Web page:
Some estimates suggest that the potential cost savings via trade facilitation will be considerable and concrete. The Organization for Economic Cooperation and Development (OECD) estimates that every percentage point in cost-savings in international trade boosts global income by $40 billion. The new ATF could reduce trade transaction costs by around 14.5 percent for low-income countries and 10 percent for higher-income countries. Other studies estimate that considerable facilitation of trade as promoted by this Agreement could increase global Gross Domestic Product (GDP) over time by $1 trillion (ITC, 2013; USTR, 2013).
Undoubtedly, the application of the ATF to Palestinian trade by Israel, in its capacity as a party to the Agreement, as with all international agreements that the international community demands to be applied to the OPT, will result in removing many "security-related" restrictions placed by Israel on Palestinian trade. This in turn would expedite the flow of Palestinian exports and imports, reduce the costs of Palestinian trade operations, contribute to development in the OPT and have a positive impact on the economy as a whole. If the ATF is to be applied to Palestinian trade, it would contribute to reducing the administrative obstacles faced in different markets and establish technical standards for the operation of customs and monitoring agencies in dealing with imports and expedite customs clearance. It would also allow for deployment of electronic clearance and payment systems to collect customs duties as well as all other costs or fees imposed on imports such as those related to the inspection of shipments, handling etc., which in turn reduces customs clearance times.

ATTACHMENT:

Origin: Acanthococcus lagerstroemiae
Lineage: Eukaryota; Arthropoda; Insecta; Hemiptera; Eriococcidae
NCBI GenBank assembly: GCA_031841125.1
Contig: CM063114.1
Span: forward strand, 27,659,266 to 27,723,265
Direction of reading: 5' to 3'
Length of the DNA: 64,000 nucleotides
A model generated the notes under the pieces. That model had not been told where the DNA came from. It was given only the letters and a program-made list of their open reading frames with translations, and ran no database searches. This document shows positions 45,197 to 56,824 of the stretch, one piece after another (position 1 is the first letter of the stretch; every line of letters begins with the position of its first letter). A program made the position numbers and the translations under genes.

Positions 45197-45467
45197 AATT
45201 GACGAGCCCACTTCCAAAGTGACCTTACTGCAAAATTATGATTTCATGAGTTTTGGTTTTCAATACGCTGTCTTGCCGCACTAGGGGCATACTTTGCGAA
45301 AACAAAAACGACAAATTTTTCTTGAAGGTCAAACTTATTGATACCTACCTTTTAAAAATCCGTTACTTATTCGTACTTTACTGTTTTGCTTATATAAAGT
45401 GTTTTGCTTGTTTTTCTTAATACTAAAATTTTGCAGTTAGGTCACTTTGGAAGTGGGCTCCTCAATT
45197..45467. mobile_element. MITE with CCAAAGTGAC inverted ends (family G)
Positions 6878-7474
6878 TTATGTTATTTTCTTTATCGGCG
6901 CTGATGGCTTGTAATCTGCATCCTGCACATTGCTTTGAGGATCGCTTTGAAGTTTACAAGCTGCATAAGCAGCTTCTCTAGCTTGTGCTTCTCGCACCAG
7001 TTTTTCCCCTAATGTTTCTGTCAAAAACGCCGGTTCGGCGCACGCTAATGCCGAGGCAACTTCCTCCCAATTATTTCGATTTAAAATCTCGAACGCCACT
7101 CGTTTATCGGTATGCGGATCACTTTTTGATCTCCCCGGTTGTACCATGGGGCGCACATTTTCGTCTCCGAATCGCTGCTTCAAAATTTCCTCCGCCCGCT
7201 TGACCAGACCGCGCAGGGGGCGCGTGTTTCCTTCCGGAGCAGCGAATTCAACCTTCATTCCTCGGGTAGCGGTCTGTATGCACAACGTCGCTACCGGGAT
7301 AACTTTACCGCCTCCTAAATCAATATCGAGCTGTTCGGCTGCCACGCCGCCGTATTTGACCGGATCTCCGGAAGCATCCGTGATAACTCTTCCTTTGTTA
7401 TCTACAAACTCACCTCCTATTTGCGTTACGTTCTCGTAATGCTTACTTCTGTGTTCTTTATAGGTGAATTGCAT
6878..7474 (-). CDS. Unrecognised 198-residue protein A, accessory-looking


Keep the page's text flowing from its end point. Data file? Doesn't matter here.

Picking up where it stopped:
Improved trade facilitation would also help Palestine, and its developing economy, to gradually build its capacity to meet its trade commitments towards Israel and other Members of the WTO, and eventually fully comply with the ATF once it becomes a member of the WTO. Were the PNA to benefit from the application of the ATF, this would strengthen Palestinian Customs capacity, improve revenue collection and assist small and medium enterprises in accessing new export and import opportunities via measures featuring transparent customs procedures, limited documentation requirements and processing customs transactions in advance of the shipping of goods.
To ensure Israel's application of the ATF to Palestinian external trade, a series of actions are required under each Article of the ATF. One of them is, in cooperation with, and supported by the PNA, the Palestinian Shippers Council (PSC) should act as the national focal point for the Palestinian private sector for advocacy and other initiatives to end the exclusive and unilateral Israeli domination over Palestinian trade at the bilateral and multilateral levels. This requires the PSC to explore all avenues and tools in the context of a clear strategy for making the application of ATF in the OPT mandatory, and to launch a domestic and international campaign to this end, beginning with the establishment of the National Trade Facilitation Committee as ATF stipulates.